I always hated New Year's resolutions.
I grew up as a fat kid, round cheeked and soft bellied, broad with baby fat that I never quite outgrew. Family, pediatricians, teachers and classmates all regularly reminded me of the unwelcome aberration of my body. There was a war on obesity, and I was its enemy combatant, an unwilling child soldier. Proving my loyalty meant changing my body.
So every new year, I tried. I painstakingly planned my weight loss resolutions at the beginning of each year, starting in middle school. I kept food journals, measured portions, joined Weight Watchers. I carried a points guide in my backpack, checking it at school lunches. I went to fat camp. In high school, I saw a personal trainer. I made anxious conversation with friends about “free” foods, and how much I wanted a bagel, but couldn’t have it. I squirreled food away in my backpack, quietly eating a quarter of a granola bar or a small bag of baby carrots, trying desperately to appease my never-sated appetite.
But despite my resolutions and dogged determination to meet them, my body remained stubbornly the same. Sometimes, it grew. And every January, I would redouble my commitment to fight my own skin.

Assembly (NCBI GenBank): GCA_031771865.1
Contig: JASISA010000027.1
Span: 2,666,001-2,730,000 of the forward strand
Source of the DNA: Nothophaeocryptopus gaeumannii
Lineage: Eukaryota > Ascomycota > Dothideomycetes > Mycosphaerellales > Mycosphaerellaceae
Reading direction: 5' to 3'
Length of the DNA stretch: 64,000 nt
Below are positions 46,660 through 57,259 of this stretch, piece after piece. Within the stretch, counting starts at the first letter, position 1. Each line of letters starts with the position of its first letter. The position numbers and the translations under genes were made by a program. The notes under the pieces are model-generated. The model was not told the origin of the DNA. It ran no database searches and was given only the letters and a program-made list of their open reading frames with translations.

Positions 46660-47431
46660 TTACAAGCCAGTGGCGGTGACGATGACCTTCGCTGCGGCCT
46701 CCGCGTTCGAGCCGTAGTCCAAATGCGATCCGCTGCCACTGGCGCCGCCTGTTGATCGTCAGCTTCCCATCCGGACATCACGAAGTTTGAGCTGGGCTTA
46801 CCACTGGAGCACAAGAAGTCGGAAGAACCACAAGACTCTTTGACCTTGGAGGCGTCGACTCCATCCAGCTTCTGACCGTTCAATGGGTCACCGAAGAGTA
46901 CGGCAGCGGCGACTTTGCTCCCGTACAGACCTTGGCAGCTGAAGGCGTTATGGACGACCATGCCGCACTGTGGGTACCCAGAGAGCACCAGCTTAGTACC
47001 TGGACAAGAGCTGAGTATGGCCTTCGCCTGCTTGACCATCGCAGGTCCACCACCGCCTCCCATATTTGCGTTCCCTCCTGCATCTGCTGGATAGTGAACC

Over time, New Year’s Day became not only a reminder of the weight I hadn’t lost, but of the resolve that didn’t change anything. Occasionally, I would lose ten pounds, maybe fifteen, but it would reliably return, an unwanted houseguest that wouldn’t stay away. My body was, I was told, a direct reflection of my character. It was clear that my character, then, was weak at best.
In high school, I slipped into depression, sliding under its surface like a warm bath. There was something oddly comforting about giving in to the perception of my body and my worth. I was fat, so I must be useless. I couldn’t seem to get thin, so I must be stupid, too, or weak. In addition to the since-banned Fen-Phen diet pills that were later found to cause heart failure, I added Prozac to my daily regimen, then Zoloft. Some days I would skip my medication, haunted by the reminder that weight gain was a side effect of both.
Depression is rarely rational. Its disorder doesn’t respond to reason. Like a fish caught by hand, it wriggles and writhes until it is free and unencumbered. It slips so readily through the fingers of the logic that seeks to trap it. I have long known this. But still, I am shocked by the depth of my own depression.